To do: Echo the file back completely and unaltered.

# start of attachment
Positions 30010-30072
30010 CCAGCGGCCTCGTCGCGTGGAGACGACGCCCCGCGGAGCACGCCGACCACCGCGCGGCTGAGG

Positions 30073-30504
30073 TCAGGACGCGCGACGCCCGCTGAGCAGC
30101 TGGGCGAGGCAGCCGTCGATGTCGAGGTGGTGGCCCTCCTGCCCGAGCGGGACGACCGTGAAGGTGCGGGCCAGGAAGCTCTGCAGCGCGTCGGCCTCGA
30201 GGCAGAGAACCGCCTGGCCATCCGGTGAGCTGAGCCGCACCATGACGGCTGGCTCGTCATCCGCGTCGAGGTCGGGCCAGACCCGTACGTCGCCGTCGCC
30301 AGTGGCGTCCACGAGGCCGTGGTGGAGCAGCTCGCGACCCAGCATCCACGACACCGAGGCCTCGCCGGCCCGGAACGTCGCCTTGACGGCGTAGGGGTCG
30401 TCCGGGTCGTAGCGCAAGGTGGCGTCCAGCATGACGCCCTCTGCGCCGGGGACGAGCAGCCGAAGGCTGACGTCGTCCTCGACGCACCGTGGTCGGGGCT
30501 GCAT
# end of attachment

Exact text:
Positions 30010-30072
30010 CCAGCGGCCTCGTCGCGTGGAGACGACGCCCCGCGGAGCACGCCGACCACCGCGCGGCTGAGG

Positions 30073-30504
30073 TCAGGACGCGCGACGCCCGCTGAGCAGC
30101 TGGGCGAGGCAGCCGTCGATGTCGAGGTGGTGGCCCTCCTGCCCGAGCGGGACGACCGTGAAGGTGCGGGCCAGGAAGCTCTGCAGCGCGTCGGCCTCGA
30201 GGCAGAGAACCGCCTGGCCATCCGGTGAGCTGAGCCGCACCATGACGGCTGGCTCGTCATCCGCGTCGAGGTCGGGCCAGACCCGTACGTCGCCGTCGCC
30301 AGTGGCGTCCACGAGGCCGTGGTGGAGCAGCTCGCGACCCAGCATCCACGACACCGAGGCCTCGCCGGCCCGGAACGTCGCCTTGACGGCGTAGGGGTCG
30401 TCCGGGTCGTAGCGCAAGGTGGCGTCCAGCATGACGCCCTCTGCGCCGGGGACGAGCAGCCGAAGGCTGACGTCGTCCTCGACGCACCGTGGTCGGGGCT
30501 GCAT